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Crude oil production has begun at the Greater Mooses Tooth 1 prospect, operated by Conoco, in Alaska’s North Slope, the company said as quoted by Reuters. Output is estimated to peak at between 25,000 and 30,000 bpd.
The GMT 1 is the second producing prospect in the National Petroleum Reserve of Alaska after CD5, another field operated by Conoco. Now the company will start developing a nearby site, Greater Mooses Tooth 2. Production there could start by 2021, with peak rates of 35,000 to 40,000 bpd.
Conoco is the largest oil producer in Alaska, and earlier this year the company announced the discovery of an estimated 750 million barrels in crude oil and gas resources in the Greater Willow Area, also in the National Petroleum Reserve in the North Slope. The Greater Mooses Tooth 1 is part of the Greater Willow Area.
At the time, the company said that developing these reserves would cost between US$2 and US$3 billion after the final investment decision is made. Conoco plans to take it by 2021 with first oil from this deposit seen to start flowing three years later.
Many companies have left Alaska as its fields go into natural decline, but Conoco is still big there and has no plans to pull out, despite high taxes that hit production alongside declining rates and despite the opening up of more easily accessible reserves elsewhere in the States. As the Motley Fool wrote in July, after the announcement of the Greater Willow Area discovery, the focus on Alaska has paid off.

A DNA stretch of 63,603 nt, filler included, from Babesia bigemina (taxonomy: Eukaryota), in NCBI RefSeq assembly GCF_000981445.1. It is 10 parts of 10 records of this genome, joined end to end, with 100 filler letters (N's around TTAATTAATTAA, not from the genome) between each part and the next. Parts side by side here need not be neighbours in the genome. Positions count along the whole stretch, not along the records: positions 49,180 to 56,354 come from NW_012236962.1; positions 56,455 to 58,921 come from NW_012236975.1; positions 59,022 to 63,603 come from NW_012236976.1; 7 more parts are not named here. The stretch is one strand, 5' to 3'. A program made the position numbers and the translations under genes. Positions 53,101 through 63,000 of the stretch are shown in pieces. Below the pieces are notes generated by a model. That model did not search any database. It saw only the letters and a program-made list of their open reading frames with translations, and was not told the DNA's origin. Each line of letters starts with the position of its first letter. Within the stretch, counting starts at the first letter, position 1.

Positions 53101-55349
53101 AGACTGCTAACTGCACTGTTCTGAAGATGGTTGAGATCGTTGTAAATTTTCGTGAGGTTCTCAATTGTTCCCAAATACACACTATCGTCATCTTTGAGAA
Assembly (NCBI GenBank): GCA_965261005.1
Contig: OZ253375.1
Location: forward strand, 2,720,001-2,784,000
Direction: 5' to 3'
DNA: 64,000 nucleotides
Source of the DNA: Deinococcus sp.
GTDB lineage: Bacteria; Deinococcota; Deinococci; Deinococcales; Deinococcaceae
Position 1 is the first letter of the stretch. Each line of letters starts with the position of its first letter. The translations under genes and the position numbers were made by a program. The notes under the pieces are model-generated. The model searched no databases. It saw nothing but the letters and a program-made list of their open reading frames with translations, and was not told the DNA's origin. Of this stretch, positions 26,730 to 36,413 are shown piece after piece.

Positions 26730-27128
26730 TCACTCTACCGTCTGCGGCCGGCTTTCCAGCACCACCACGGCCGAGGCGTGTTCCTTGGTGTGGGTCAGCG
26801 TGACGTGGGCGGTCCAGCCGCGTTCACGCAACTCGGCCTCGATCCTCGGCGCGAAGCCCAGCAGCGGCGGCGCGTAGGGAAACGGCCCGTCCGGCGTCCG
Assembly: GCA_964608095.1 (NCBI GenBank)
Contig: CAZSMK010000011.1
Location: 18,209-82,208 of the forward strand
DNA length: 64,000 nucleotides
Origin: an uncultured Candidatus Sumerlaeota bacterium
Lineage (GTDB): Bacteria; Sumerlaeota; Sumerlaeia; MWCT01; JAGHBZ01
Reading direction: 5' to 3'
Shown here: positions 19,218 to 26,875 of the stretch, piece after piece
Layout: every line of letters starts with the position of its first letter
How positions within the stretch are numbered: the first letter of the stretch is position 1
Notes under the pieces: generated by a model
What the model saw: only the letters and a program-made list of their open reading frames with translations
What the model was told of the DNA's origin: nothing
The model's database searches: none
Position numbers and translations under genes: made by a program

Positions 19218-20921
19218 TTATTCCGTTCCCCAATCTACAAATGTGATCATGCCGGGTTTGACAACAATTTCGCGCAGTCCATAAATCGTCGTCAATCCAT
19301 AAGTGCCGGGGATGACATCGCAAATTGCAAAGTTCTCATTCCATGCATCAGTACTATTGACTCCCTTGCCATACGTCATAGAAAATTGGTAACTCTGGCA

Besides the 750 million barrels of oil and gas in that area, Conoco also struck another 100-350 million barrels of oil equivalent in two new prospects in the state. These will be appraised in 2019, the company said. And then it will have another 85 percent of its acreage in Alaska to explore.
By Irina Slav for Oilprice.com
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Irina is a writer for Oilprice.com with over a decade of experience writing on the oil and gas industry.